A well regulated Militia, being necessary to the security of a free State, the right of the people to keep and bear Arms, shall not be infringed.
Second Amendment, United States Constitution
In nature, every organism has means to protect itself. Camouflage, toxicity, aggression, flight, needles, fangs and armor are a few of the ways plants and animals stay alive. Even one-celled organisms with short life spans propagate with such rapidity that extermination of an entire species is rare. The theory of evolution implies that those species with inadequate defenses against external threats eventually evolve or succumb. The necessity to respond to threats to its existence, an organism’s right of self-defense, so to speak, is as fundamental as life itself.
Certainly humans share that right of self-defense. However, one aspect of that right differentiates them from other organisms. Most species do not practice species immolation. One of the biggest dangers to humans, on the other hand, is other humans. In a social order that preserves individual rights, no individual may initiate force against another, and individuals are justified in resisting such force. Because the acquisition and use of property are essential to human survival, the stricture extends to the initiation of force to acquire another person’s legitimately acquired property.
The governed delegate to their government the power to use force to protect themselves and their property from violence and punish those who initiate it. A government has no right to use force against those who have not initiated or threatened to initiate force. A government’s powers are delegated powers, and constituents cannot delegate a right to it that they do not have as individuals. Once a government initiates force against individuals, it violates those individuals’ rights. A legitimate government can only use force or the threat of force to protect life and property and punish those who initiate force or threaten to do so.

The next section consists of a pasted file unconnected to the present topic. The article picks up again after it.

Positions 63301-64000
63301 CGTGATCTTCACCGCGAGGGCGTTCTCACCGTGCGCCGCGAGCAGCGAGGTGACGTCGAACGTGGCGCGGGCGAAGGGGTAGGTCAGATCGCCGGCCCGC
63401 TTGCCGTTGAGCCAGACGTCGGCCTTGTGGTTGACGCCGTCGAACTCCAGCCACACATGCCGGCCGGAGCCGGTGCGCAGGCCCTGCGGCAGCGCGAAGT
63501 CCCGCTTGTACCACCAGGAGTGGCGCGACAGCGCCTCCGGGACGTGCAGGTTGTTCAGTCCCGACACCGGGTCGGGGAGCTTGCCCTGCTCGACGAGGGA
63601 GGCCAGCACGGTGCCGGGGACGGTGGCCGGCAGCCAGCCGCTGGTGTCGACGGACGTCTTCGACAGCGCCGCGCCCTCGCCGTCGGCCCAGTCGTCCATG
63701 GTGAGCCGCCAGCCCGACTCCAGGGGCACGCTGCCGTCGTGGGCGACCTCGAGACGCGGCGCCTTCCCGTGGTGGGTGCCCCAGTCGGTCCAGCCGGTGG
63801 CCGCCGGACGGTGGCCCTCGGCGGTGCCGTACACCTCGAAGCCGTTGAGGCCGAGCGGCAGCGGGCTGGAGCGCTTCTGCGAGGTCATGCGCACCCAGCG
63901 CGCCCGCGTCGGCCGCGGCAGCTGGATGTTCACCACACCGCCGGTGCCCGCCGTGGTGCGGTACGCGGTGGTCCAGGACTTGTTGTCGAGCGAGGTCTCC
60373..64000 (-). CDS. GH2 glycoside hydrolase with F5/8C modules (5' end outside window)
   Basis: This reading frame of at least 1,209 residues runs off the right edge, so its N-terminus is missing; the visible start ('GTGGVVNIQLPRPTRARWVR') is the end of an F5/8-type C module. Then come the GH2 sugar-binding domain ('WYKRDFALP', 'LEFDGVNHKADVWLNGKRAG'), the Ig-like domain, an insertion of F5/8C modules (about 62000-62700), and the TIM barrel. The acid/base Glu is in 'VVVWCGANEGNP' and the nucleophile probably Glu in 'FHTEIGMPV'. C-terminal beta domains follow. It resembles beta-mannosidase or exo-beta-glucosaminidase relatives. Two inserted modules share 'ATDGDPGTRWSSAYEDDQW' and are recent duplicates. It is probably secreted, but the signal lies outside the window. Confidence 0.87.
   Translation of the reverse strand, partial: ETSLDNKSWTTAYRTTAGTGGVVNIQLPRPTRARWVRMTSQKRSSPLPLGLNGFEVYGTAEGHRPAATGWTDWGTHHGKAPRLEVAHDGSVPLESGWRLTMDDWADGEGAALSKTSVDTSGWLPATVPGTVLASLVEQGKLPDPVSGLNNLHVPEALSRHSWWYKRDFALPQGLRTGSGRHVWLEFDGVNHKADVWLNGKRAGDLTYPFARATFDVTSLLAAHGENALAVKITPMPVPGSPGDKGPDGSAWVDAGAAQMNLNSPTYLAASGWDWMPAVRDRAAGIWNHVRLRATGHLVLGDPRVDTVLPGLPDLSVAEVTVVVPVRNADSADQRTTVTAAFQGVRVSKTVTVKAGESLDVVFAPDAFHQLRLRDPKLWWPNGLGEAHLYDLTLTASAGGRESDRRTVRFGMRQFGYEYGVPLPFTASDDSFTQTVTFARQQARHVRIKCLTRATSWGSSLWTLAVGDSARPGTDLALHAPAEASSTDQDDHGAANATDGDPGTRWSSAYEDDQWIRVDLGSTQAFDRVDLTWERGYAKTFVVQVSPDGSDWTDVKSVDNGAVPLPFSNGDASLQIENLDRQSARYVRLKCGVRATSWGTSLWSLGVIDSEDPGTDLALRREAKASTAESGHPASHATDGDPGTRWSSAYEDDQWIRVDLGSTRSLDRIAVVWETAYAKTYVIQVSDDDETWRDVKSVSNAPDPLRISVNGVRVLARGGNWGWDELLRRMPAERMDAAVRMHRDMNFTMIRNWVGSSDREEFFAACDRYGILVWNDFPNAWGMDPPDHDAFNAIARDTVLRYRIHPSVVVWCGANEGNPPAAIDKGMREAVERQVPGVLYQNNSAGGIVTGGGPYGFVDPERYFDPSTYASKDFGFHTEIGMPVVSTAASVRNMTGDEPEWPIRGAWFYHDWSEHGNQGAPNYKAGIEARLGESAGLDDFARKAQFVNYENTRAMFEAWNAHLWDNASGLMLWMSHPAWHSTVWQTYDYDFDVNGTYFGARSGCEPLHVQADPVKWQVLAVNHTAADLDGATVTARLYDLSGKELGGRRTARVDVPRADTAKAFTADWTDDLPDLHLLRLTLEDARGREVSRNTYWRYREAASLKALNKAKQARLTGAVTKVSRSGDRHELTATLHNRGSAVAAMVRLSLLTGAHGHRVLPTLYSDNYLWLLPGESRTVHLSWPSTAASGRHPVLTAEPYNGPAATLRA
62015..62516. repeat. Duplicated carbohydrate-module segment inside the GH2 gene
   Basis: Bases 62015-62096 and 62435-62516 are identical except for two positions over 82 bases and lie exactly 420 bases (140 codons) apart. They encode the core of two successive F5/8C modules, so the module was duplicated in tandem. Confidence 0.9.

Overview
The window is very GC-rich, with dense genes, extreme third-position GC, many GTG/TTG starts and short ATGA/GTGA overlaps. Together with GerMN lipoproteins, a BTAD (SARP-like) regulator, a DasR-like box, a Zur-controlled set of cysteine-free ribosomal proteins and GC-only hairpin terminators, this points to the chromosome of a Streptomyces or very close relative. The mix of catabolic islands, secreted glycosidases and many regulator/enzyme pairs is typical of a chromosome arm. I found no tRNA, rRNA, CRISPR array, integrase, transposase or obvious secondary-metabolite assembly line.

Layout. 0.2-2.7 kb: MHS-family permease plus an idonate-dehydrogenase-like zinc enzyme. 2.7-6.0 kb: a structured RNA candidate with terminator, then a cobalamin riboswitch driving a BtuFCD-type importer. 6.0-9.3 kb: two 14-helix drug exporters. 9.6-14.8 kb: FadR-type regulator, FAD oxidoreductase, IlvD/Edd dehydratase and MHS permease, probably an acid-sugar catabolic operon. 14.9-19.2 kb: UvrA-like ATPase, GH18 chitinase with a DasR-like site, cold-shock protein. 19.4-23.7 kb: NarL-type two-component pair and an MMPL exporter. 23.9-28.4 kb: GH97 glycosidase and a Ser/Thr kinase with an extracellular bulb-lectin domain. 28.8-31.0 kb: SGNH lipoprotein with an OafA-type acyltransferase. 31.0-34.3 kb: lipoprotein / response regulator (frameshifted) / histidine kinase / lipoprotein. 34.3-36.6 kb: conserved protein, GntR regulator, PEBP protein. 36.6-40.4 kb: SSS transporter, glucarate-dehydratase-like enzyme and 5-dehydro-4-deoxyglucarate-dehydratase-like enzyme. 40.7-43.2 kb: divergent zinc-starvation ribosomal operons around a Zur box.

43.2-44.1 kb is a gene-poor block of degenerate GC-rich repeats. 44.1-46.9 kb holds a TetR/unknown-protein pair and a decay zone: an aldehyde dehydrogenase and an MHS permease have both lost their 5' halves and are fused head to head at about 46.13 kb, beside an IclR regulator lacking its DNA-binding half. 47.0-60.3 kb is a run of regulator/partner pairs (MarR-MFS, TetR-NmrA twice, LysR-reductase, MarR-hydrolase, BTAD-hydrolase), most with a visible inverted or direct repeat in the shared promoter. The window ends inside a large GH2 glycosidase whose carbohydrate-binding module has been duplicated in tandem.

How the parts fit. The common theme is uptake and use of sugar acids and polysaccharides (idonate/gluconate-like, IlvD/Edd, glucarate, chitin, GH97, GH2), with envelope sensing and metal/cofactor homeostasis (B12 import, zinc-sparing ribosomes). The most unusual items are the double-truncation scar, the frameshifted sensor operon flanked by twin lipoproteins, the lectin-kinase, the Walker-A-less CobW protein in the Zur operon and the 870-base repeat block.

No government since governments began has so restricted itself. Every government has violated individuals’ rights to security in their persons or possessions, illegitimately using force or its threat against some or all of its citizens. The right of individuals to resist such force, the right to revolt, is based on their right to survive; nobody must assent to his or her own enslavement or destruction. Resistance to illegitimate and often overwhelming governmental power requires an ability to counter with force on the part of individuals. Only in the context of the struggle to maintain individual rights against illegitimate governments can the issues stemming from the private ownership of firearms be analyzed and understood.
Advocates of restrictions on or the complete abolition of the private right to possess firearms do their best to obscure this central issue. The mystery is why their opponents let them do it. Yes, reams of their contemporaneous writings indicate that the framers of the Constitution regarded private ownership of firearms as a bulwark of liberty. Citizen soldiers, or militias, had just revolted against a tyrannical government and they would have had no chance if an effective ban on firearms had been in place. Only a tortured reading of the Second Amendment, and complete denial of the mindset of the framers, can support the interpretation that the amendment only authorizes possession of firearms by police and military forces. The amendment should be changed to read: “The right to keep and bear arms shall not be infringed,” to eliminate any ambiguity.
And yes, it defies logic to suggest that criminals, who by definition break the law, will respect gun restrictions, leading to a decline in violence. Studies of states that allow citizens to carry and conceal firearms support the contrary, and logical, contention—violences declines when criminals face the risk that their potential victims are armed. Gun control opponents have the winning side of the Constitutional intent and inefficacy-of-restrictions arguments, but those are subsidiary to the primary argument against such restrictions and allow proponents to shift the terms of debate.
Constitution or no Constitution, how can human beings be denied a right essential to every organism: the right of self-defense? The only plausible answer: we renounce our ability to protect ourselves and delegate that function to the government. But how can we delegate that function to an institution that has, historically, been the greatest threat to the security of persons, property and individual rights? This question allows only the dubious response: we must trust our government. It also exposes the real aim of the gun control crowd—to make it easier for government to violate our rights.